ChannelName, 2000. Title [WWW Document]. YouTube. URL https://www.youtube.com/watch?v=XXXXXX (accessed 10.1.2022).
So how to cite a video Comparative Biochemistry and Physiology - Part D: Genomics and Proteomics?
Pixar, 2015. Pizza Clip — Inside Out [WWW Document]. YouTube. URL https://www.youtube.com/watch?v=8W6rntBADUQ (accessed 10.1.2022).
And an in-text video citation would look like this: (Pixar, 2015)

How to cite a podcast using Comparative Biochemistry and Physiology - Part D: Genomics and Proteomics referencing style

As the world goes digital, so does the way we learn. Podcasts have become an increasingly common source of knowledge. Here’s how to cite a podcast episode in Comparative Biochemistry and Physiology - Part D: Genomics and Proteomics

It is becoming more and more common to reference podcasts in essays or other school work.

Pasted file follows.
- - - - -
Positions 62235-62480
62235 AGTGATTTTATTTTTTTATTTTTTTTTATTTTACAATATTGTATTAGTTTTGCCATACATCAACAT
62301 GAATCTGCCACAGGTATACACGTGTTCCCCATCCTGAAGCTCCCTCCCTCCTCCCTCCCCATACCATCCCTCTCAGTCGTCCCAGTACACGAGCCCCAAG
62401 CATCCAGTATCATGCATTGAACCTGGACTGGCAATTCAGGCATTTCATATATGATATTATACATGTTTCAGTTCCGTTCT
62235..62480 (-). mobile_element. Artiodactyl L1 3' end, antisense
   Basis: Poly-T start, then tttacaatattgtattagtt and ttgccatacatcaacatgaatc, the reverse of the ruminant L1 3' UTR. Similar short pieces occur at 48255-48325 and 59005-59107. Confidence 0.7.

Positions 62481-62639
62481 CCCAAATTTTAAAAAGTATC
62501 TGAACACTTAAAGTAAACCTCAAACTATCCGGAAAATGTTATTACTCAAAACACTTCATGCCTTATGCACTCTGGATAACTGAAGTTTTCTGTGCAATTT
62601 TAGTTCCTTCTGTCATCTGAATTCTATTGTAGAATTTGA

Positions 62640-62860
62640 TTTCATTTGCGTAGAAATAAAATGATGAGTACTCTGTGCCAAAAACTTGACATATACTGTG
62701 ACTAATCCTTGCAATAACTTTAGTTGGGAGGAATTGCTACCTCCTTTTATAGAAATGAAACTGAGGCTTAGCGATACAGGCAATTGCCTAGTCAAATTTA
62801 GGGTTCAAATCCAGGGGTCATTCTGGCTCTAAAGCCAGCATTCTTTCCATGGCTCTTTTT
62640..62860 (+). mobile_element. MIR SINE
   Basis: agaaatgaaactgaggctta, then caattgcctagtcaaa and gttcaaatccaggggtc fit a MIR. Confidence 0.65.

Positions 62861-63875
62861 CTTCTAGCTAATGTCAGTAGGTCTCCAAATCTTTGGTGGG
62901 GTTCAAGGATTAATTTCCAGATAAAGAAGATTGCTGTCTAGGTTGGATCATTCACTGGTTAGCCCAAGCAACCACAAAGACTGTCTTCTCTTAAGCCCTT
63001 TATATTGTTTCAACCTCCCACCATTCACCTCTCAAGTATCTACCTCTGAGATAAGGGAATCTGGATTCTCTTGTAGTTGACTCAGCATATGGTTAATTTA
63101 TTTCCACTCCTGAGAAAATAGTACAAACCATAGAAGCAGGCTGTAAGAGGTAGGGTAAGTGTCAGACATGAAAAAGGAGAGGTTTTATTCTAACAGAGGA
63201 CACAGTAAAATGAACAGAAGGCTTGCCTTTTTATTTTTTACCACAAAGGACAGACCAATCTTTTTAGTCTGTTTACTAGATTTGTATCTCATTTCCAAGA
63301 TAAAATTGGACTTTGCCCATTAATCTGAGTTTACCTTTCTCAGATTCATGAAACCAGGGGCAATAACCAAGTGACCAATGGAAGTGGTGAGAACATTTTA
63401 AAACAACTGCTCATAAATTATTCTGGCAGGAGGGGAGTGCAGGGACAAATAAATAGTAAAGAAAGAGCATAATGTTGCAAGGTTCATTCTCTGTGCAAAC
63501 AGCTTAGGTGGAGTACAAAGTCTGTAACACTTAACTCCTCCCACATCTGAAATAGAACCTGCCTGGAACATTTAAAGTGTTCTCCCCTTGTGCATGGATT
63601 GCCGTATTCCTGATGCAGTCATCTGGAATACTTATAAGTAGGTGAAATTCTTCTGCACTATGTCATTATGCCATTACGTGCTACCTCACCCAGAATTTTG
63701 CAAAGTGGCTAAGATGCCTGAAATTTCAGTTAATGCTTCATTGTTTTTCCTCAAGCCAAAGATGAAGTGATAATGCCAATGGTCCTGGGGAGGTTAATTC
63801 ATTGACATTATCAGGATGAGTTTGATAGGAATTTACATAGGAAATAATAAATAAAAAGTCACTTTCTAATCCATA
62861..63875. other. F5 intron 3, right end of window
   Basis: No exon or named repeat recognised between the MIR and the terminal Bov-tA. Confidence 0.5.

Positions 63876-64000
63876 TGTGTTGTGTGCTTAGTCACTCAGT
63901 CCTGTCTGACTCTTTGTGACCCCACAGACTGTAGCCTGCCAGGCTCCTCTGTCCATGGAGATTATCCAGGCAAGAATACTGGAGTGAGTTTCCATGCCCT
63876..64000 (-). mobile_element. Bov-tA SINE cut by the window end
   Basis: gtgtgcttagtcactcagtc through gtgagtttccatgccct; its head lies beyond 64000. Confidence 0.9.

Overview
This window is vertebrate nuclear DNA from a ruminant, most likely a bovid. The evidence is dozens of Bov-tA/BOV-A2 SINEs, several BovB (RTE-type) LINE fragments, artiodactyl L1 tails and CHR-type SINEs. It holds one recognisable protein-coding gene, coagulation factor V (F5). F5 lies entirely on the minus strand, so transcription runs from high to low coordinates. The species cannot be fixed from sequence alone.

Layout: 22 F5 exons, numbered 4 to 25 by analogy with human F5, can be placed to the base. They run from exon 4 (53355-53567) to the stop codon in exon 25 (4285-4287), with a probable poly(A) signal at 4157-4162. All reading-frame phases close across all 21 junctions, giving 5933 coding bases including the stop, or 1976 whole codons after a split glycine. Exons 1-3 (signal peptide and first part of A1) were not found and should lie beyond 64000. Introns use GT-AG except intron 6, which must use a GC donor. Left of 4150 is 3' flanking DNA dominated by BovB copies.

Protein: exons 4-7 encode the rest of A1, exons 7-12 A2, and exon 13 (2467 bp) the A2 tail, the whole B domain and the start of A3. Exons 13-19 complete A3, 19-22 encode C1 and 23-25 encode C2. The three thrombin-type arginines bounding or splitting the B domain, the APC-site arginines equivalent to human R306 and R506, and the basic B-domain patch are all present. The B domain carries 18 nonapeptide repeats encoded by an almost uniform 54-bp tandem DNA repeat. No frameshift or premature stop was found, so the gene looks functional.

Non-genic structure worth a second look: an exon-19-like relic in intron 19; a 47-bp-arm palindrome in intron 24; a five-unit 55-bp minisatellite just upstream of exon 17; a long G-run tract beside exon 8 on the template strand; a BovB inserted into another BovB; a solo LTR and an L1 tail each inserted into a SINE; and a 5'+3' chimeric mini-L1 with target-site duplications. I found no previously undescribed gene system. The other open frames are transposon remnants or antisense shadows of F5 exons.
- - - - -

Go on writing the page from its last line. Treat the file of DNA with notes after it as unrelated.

Here’s how to reference a podcast it in Comparative Biochemistry and Physiology - Part D: Genomics and Proteomics.
Lastname, F., 2000. Title.
Podcast referencing example in Comparative Biochemistry and Physiology - Part D: Genomics and Proteomics using “This American Life” episode 640:
This American Life, 2018. 640: Five Women.
And an in-text citation would look like this: (This American Life, 2018)

How to cite a piece of music or a song using Comparative Biochemistry and Physiology - Part D: Genomics and Proteomics referencing style?

Are you into rock, pop, heavy metal, hip hop, jazz, electronic, or classical music and would like to cite or reference one of your favourite songs? Here’s how to do it in Comparative Biochemistry and Physiology - Part D: Genomics and Proteomics

An example song citation in Comparative Biochemistry and Physiology - Part D: Genomics and Proteomics.
Lastname, F., 2000. Song Title, Album.
Let‘s say we want to reference “Here Comes the Sun” off The Beatles “Abbey Road” album in Comparative Biochemistry and Physiology - Part D: Genomics and Proteomics:
The Beatles, 1969. Here Comes the Sun, Abbey Road.
And an in-text citation would look like this: (The Beatles, 1969)